“Welcome to Fright Night. For Real!” Jerry Dandridge (Chris Sarandon) welcomes a few guests into his home. Shame they welcomed him into their own. Fright Night is one of the more beloved examples of vampire films in the 1980s. Respecting the older examples while adding more than a few hallmarks that entered the vampire lexicon in the years that followed. Fright Night was an auspicious debut for director/writer Tom Holland. How does this film-of-its-era hold up to modern scrutiny? There’s only one way to find out… via your ear-holes!
Decades of Horror 1980s
Episode 109 — Fright Night (1985)
Fright Night has a love for the classics. Then again, that’s a given with it’s lead Charley Brewster (William Ragsdale) being such a fan of old school horror. He loves watching Peter Vincent (Roddy McDowall) hosting the nightly edition of Fright Night. To the point of ignoring his girlfriend Amy’s (Amanda Bearse) advances. However, it may seem like Charley’s love for the macabre may be getting the best of him when he sees his new neighbor Jerry feasting on young flesh. The entire neighborhood doesn’t believe him, except for his clingy overexcited friend Evil Ed (Stephen Geoffreys). Things become abundantly more clear as Peter Vincent becomes involved, realizing that Jerry doesn’t even have a reflection! What a Fright Night indeed.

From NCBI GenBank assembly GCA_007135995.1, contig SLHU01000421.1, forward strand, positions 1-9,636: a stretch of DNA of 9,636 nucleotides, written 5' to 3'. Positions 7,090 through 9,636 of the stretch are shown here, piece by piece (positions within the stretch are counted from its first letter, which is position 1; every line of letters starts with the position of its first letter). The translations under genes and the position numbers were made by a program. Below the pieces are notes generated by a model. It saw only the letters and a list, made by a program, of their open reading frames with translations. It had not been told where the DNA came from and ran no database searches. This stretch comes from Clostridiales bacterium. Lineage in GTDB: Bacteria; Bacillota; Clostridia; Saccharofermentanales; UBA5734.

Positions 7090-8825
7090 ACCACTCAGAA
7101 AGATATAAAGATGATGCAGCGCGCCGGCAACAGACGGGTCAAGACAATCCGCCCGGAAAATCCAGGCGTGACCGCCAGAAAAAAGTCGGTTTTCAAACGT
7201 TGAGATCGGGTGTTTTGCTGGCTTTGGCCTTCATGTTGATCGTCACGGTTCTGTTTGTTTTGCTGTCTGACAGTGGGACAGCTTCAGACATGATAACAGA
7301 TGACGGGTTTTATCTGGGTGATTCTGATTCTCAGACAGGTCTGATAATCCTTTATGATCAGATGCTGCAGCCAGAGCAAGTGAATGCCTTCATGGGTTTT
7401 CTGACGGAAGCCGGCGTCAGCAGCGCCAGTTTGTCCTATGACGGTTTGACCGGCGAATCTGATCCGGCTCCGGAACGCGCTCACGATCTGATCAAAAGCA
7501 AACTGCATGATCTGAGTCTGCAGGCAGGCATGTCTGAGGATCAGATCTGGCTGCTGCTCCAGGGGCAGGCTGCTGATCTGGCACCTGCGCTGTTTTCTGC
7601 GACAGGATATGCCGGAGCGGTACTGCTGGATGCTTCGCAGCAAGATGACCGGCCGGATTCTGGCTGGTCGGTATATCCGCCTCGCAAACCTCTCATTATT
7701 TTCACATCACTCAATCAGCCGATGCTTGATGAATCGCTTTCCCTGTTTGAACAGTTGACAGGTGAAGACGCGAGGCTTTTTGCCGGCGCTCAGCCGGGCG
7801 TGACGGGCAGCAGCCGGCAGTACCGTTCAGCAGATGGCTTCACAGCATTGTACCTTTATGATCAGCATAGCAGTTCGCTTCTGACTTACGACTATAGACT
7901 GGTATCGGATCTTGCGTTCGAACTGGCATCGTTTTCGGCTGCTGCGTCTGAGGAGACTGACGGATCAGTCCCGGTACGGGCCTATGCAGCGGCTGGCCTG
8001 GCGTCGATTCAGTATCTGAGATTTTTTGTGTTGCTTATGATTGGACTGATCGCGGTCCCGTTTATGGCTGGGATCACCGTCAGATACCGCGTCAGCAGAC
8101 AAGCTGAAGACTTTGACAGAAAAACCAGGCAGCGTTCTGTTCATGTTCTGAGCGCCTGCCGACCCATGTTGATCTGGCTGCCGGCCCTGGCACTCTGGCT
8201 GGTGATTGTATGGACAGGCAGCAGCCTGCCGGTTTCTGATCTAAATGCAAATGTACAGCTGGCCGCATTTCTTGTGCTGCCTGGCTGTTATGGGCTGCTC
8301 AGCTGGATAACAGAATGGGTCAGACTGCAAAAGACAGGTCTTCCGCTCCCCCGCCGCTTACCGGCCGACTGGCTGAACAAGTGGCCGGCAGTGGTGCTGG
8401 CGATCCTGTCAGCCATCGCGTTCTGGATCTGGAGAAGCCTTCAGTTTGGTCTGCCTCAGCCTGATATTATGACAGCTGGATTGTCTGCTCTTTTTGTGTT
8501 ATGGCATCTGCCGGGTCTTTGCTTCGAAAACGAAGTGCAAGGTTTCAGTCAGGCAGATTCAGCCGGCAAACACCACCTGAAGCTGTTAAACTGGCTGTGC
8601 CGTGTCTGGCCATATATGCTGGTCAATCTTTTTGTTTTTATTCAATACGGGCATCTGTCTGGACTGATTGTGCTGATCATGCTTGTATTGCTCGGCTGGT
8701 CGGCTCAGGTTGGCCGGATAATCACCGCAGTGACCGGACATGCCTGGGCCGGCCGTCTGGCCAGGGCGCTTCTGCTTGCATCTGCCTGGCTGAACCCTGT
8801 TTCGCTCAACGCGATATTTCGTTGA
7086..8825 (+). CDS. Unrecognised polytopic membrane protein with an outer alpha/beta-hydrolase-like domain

Joining Doc Rotten, Christopher and Thomas this time is Gruesome Magazine writer Joey Fittos, who puts Fright Night in his own top 10 films of all time. The four discuss the various aspects that keep Fright Night relevant to this day. The effects work lives up to modern scrutiny. Any moment of dated 80s cheese works to the thematics at play. Even the subtextual queer elements are up for grabs, given this is a story of people trying to belong. It’s a packed discussion that shows just how varied and wonderful Fright Night truly is as a film! After all, no matter how annoying Evil Ed may get, he still thinks Brewster is “so cool!”
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